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Kidney Week

Abstract: TH-PO714

Collapsing Focal Segmental Glomerulosclerosis in a Patient with Hemophagocytic Lymphohistiocytosis

Session Information

Category: Glomerular Diseases

  • 1402 Glomerular Diseases: Clinical, Outcomes, and Trials

Authors

  • Nunez, Belen A., Memorial Sloan Kettering Cancer Center, New York, New York, United States
  • Salvatore, Steven, Weill Cornell Medicine, New York, New York, United States
  • Jaimes, Edgar A., Memorial Sloan Kettering Cancer Center, New York, New York, United States
  • Shaikh, Aisha, Memorial Sloan Kettering Cancer Center, New York, New York, United States
Introduction

Hemophagocytic lymphohistiocytosis (HLH) is a systemic inflammatory disorder caused by the activation and proliferation of nonmalignant macrophages. HLH-associated podocytopathy is very rare. Here, we report a case of HLH-associated collapsing focal segmental glomerulosclerosis (FSGS).

Case Description

A 46-year-old black man with plasma cell leukemia presented to the hospital with a fever and dyspnea. CT scan showed bibasilar lung consolidation and antibiotics were started. He had anemia (hemoglobin 5 g/dl), thrombocytopenia (platelets 10,000 K/µl) and high ferritin (129,379 ng/ml), lactate dehydrogenase (3707 U/L), triglycerides (294 mg/dl), and soluble IL2 Receptor (2145 pg/ml). Based on these findings, a diagnosis of HLH was made. On admission, urine analysis showed 30 mg/dL protein; on hospital day #5, the urine-spot-protein-creatinine ratio (UPCR) was 60 g/g; urine albumin-creatinine-ratio was 25 g/g, and UPEP/IF revealed a monoclonal band with an M-spike of 8.3 mg/dl. Serum creatinine (SCr) rose to 3.8 mg/dl. One gram of solumedrol was administered daily for three days, followed by oral prednisone 60 mg daily. Kidney biopsy showed collapsing FSGS with rare sub-epithelial humps and no evidence of paraprotein disease. Blood cultures and tests for HIV, parvovirus, CMV, EBV, and SARS-CoV-2 were negative. Genotyping for APOL-1 risk alleles is pending. Two weeks following steroid initiation, UPCR improved to 1.5 g/g, and SCr was 1.2 mg/dl.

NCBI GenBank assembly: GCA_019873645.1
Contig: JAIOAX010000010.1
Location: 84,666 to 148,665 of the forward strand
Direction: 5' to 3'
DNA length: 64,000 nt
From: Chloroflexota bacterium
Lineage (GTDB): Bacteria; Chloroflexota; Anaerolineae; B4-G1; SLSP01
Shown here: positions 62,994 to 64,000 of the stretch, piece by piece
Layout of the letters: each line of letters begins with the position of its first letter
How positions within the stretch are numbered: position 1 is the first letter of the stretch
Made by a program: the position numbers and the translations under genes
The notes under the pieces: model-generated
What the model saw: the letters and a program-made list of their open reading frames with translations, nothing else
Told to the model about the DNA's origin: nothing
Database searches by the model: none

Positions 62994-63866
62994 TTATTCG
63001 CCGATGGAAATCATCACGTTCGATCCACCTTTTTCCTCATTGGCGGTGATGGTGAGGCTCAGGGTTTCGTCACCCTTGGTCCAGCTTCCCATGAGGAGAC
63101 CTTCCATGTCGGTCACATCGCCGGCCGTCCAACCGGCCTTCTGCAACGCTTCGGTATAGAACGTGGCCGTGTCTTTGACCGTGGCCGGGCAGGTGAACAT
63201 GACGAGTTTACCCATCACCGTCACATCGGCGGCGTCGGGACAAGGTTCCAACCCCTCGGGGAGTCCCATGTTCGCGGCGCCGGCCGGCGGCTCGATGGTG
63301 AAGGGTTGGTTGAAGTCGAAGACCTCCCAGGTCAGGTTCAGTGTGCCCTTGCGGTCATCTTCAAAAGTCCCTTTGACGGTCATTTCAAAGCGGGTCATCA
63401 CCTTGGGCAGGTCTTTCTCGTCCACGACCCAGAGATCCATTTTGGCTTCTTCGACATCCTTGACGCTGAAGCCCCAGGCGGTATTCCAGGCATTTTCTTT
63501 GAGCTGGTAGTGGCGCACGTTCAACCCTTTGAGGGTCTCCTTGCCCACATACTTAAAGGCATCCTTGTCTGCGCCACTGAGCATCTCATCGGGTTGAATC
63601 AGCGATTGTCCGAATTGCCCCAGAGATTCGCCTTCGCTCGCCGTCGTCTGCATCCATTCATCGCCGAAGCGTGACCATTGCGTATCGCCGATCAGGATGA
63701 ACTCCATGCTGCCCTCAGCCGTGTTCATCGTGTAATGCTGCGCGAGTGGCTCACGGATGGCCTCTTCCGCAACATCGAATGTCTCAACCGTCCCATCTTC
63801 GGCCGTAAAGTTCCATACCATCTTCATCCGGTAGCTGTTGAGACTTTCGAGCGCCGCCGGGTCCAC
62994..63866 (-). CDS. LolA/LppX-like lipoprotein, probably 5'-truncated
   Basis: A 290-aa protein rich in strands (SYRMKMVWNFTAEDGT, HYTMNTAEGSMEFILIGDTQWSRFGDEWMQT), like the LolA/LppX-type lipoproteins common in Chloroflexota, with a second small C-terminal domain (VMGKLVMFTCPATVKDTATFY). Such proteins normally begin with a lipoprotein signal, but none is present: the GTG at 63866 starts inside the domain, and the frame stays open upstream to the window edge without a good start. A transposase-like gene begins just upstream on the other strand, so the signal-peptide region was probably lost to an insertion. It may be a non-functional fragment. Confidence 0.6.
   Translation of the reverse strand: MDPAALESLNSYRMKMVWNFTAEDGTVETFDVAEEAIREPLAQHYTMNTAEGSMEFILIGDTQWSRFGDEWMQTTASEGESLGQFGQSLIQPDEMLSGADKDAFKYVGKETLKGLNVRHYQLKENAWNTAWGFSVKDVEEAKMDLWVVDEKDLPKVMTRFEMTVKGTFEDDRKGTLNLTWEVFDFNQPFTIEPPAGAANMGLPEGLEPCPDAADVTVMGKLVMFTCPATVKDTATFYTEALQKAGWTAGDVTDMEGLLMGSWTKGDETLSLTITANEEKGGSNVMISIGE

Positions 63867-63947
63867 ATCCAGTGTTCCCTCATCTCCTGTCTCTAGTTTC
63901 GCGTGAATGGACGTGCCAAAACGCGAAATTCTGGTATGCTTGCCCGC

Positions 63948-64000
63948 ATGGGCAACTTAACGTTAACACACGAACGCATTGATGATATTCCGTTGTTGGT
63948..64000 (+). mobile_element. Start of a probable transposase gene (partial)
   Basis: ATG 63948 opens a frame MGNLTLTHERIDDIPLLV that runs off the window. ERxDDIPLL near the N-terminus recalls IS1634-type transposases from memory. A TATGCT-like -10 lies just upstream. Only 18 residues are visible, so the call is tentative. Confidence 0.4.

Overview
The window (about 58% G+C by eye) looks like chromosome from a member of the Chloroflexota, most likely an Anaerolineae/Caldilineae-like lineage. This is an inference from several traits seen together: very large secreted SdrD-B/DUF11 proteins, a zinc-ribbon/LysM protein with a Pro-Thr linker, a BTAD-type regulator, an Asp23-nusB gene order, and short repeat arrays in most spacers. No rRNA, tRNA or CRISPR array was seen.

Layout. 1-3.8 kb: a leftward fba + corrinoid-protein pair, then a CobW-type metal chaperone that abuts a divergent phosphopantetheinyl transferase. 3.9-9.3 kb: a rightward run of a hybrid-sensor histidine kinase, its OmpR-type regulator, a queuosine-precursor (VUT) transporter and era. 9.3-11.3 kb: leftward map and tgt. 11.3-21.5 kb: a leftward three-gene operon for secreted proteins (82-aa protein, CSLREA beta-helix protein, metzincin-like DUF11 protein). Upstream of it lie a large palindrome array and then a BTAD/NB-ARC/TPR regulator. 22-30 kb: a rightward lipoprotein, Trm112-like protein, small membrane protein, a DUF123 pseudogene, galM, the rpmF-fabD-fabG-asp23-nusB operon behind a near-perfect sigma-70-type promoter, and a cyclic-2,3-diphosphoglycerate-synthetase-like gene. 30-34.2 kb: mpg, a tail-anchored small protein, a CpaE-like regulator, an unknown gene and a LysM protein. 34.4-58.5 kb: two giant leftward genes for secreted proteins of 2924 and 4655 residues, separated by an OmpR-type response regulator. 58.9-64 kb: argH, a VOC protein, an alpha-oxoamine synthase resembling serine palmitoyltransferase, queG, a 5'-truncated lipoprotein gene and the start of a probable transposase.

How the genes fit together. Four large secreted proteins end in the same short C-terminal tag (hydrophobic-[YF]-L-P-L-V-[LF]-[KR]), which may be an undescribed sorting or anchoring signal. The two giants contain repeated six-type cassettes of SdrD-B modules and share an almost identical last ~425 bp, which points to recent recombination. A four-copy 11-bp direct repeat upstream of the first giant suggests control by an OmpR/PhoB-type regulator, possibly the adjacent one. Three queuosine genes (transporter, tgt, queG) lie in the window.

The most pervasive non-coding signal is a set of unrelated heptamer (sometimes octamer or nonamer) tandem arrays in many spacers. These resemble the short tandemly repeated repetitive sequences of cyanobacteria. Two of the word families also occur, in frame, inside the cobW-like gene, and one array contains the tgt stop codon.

Discussion

Here, we report a case of HLH-associated collapsing FSGS with sub-epithelial humps. No infectious cause was identified, but the presence of sub-epithelial humps suggests an infectious trigger for HLH. HLH is characterized by cytokine release, which induces podocyte injury. HLH-associated collapsing FSGS occurs in black individuals with APOL-1 mutation. In a large case series of HLH-associated glomerular diseases1, the mortality rate was 64%, and kidney recovery was rare. The rapid improvement in proteinuria and AKI in collapsing FSGS, as observed in this patient, is very rare.
1 Nephrotic syndrome associated with hemophagocytic syndrome. Kidney Int. 2006.